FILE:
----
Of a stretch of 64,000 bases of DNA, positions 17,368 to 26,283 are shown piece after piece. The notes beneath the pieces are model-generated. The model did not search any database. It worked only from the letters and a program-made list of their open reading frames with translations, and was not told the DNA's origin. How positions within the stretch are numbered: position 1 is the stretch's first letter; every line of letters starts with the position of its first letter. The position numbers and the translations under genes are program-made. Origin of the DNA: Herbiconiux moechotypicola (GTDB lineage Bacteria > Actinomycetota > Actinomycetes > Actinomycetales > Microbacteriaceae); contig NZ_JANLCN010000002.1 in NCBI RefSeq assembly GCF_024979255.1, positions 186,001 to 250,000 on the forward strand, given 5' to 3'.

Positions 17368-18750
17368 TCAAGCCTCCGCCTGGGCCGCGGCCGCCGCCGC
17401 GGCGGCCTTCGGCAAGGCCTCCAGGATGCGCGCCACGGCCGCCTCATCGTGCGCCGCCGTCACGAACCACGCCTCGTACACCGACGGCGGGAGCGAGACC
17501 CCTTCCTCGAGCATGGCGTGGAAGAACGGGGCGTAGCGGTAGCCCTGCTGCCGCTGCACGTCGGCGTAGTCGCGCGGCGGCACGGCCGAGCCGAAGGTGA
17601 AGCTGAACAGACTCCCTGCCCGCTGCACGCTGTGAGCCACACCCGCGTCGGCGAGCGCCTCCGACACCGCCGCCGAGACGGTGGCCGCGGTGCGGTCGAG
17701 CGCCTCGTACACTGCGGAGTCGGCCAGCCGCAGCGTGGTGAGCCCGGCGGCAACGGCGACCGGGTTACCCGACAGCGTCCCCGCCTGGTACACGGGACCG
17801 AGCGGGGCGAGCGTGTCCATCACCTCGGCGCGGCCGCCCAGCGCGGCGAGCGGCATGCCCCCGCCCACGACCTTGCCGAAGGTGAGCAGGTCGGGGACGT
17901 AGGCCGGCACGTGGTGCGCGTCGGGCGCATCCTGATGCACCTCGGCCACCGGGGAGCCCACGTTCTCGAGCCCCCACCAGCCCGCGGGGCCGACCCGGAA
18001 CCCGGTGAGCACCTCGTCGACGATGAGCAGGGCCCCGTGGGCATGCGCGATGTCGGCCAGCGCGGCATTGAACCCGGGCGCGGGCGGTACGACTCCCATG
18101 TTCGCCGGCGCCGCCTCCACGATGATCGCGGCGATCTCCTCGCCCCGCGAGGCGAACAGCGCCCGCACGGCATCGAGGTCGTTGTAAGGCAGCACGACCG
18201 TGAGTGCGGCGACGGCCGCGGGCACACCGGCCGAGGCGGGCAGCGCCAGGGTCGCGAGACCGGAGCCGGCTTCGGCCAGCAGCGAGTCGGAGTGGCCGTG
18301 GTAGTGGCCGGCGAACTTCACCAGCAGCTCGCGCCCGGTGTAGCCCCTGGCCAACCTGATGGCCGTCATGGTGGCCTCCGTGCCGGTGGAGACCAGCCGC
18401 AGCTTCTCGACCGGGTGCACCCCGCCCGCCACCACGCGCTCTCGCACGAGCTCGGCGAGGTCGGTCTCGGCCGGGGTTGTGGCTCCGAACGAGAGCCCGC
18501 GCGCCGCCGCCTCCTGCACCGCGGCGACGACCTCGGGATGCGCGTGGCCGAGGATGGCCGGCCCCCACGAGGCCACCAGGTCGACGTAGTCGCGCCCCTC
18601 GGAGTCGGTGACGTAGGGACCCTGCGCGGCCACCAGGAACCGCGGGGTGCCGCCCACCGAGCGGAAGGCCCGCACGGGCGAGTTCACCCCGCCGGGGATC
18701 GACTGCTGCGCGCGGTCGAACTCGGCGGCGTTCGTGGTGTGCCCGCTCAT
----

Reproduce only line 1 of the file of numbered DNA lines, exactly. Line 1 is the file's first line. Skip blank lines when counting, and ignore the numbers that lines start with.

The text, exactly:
Of a stretch of 64,000 bases of DNA, positions 17,368 to 26,283 are shown piece after piece. The notes beneath the pieces are model-generated. The model did not search any database. It worked only from the letters and a program-made list of their open reading frames with translations, and was not told the DNA's origin. How positions within the stretch are numbered: position 1 is the stretch's first letter; every line of letters starts with the position of its first letter. The position numbers and the translations under genes are program-made. Origin of the DNA: Herbiconiux moechotypicola (GTDB lineage Bacteria > Actinomycetota > Actinomycetes > Actinomycetales > Microbacteriaceae); contig NZ_JANLCN010000002.1 in NCBI RefSeq assembly GCF_024979255.1, positions 186,001 to 250,000 on the forward strand, given 5' to 3'.